She finished high school, graduated from Rhodes College and entered law school at Ole Miss. It was in April 2012 as she anticipated law school graduation in May that her mom spotted a brief news report about a man being called “the Cordova rapist.” His attacks sounded eerily familiar; the Ybos contacted police and sure enough – when her forensic “rape kit” was tested, there was a match to Anthony Alliano, the Cordova rapist. In March of 2013, Meaghan was granted her request to speak to him at his sentencing in Criminal Court for multiple counts of rape.

Meaghan faced her attacker and had the satisfaction of seeing him led out of court into a 178-year prison sentence.

An experience that could have broken her became for Meaghan a purpose, a cause, a life’s goal. While studying for the bar exam, she went looking for a way to use her voice to bring attention to rape, the needs of survivors of rape and the need to hold rapists accountable.

She met with Deborah Clubb of the Memphis Area Women’s Council. The Council had worked intently and successfully on problems with rape crisis services and was engaged in ongoing efforts related to rape prosecution. Meaghan became an activist with the Council, working with Deborah to shape and convey a message aimed at encouraging leaders to address these needs. Part of that effort included becoming a part of the Victims of Crime Advisory League (VOCAL), a citizen group appointed by the Shelby County mayor to advise on needs of victims.

From there, Meaghan wrote and presented legislation to address the statue of limitations on rape cases and the use of DNA testing in those cases. The proposal failed to get through to the legislature in 2013; Meaghan rewrote it and is working with Shelby County legislators and others around the state to support it this year.

When the huge backlog of stored and largely untested forensic rape kits in Memphis Police Department possession was revealed in August, Meaghan went public as a survivor of rape. In local television interviews that were rebroadcast across the country, in web-based and social media, Meaghan heroically told her story, urging full action on the backlog and thanking local leaders for facing the task openly at last. Memphis police director Toney Armstrong eventually announced a tally of 12,164 stored kits.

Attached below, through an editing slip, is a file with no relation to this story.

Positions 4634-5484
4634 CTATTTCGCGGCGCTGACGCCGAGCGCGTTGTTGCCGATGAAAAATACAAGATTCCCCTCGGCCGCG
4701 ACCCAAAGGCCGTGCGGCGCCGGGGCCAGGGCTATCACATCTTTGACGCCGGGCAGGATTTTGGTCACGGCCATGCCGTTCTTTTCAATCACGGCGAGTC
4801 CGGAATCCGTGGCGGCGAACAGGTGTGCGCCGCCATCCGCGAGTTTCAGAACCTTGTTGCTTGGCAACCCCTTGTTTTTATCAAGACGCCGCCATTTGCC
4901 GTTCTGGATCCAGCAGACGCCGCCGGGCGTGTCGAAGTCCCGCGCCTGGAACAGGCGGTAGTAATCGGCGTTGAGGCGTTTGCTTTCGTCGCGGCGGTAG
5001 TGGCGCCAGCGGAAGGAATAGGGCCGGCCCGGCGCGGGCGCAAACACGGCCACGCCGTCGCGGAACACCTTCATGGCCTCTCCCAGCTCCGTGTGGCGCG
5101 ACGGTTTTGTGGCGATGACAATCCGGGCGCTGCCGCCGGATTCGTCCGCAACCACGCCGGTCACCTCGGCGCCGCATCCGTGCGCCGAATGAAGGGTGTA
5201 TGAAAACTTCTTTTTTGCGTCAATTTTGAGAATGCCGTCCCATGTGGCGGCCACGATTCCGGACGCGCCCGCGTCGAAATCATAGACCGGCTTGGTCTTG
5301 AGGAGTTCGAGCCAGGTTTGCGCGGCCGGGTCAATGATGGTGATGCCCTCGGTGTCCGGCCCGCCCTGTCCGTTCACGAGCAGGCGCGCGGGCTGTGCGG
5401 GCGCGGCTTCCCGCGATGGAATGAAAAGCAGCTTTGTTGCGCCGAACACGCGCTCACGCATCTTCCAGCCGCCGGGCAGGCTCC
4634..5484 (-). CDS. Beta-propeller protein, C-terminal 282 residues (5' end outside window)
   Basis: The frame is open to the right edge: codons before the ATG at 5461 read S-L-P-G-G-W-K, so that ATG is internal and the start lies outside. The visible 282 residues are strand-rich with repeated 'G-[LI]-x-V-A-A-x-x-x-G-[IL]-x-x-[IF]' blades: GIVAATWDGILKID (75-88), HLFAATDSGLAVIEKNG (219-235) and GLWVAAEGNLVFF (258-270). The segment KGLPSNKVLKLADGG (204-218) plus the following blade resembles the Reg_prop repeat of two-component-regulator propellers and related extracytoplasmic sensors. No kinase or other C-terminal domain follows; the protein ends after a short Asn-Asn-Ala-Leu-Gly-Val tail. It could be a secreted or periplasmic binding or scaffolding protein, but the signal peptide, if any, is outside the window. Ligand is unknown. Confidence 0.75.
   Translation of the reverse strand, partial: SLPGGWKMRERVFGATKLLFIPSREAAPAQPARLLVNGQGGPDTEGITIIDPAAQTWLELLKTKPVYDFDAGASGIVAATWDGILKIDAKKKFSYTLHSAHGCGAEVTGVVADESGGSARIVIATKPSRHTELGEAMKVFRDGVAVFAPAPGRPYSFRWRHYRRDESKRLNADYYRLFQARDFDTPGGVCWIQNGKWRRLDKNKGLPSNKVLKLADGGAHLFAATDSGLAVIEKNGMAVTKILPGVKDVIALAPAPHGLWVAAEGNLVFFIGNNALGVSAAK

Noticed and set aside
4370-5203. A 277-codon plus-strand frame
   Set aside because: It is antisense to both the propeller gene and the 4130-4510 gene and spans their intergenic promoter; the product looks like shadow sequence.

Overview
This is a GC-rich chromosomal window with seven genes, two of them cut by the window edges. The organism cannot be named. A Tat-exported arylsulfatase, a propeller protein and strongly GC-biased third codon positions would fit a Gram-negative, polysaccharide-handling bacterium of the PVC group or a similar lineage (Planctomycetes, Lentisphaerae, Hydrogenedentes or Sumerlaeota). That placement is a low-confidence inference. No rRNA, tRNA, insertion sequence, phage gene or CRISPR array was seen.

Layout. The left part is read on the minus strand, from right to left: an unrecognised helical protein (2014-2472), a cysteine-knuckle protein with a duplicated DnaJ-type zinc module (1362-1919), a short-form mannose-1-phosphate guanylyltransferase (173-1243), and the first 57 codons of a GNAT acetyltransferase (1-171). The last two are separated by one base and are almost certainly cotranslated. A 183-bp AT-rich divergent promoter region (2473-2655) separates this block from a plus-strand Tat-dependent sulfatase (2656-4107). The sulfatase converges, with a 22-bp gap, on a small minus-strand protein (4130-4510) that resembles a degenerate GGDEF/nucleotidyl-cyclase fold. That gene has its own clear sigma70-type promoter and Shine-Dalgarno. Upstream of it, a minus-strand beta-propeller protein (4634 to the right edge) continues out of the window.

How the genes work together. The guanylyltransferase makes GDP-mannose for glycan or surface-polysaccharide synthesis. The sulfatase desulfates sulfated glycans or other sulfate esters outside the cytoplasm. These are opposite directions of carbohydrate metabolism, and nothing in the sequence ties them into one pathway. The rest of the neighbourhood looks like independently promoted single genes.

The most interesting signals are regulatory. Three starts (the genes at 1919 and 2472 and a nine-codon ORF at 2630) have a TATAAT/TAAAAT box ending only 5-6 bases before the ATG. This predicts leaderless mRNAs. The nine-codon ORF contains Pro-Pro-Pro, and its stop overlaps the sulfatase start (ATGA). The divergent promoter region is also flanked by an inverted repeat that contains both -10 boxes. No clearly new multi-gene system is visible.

Meaghan also has spoken on radio, to multiple print reporters and maintains a presence online, re-tweeting news stories and striving to keep a national spotlight on Memphis’ situation. For the Women’s Council, she contacted the Joyful Heart Foundation, the organization supported by television actress Mariska Hargitay, to ask for their help in widening the impact of the rape kit controversy toward real change in how victims and rapists are treated here.
Meaghan has become a fearless, determined advocate and activist for rape survivors. With more than 600 reported sexual assaults locally each year, we might expect that others would step forward in this cause – but Meaghan continues to be one of the few willing to speak publicly and consistently, to press for change, to demand attention and action, to demand justice for those who endure the horrific crime of rape, to put a face to the awful crime of rape.

Summer Owens

Women of Achievement

for a woman whose heroic spirit was tested and
shown as a model to all in Shelby County and beyond:

Summer Owens

Summer Owens’ childhood ended when she got pregnant on her 15th birthday.

Rather than become a silent statistic of poverty and ignorance, though, she has become a voice of warning and encouragement to young people everywhere. She tells her story in public speeches, on television and in the book she wrote and published titled Life after Birth: A Memoir of Survival and Success as a Teenage Mother.

The story begins with an encounter with an older guy in her hometown of Bolivar. They were fooling around. She was a virgin, a sophomore in high school. No adult in her world had ever talked to her about sex or the consequences of sexual activity. She let him touch her. He went further. What happened didn’t even feel to her like completed sex.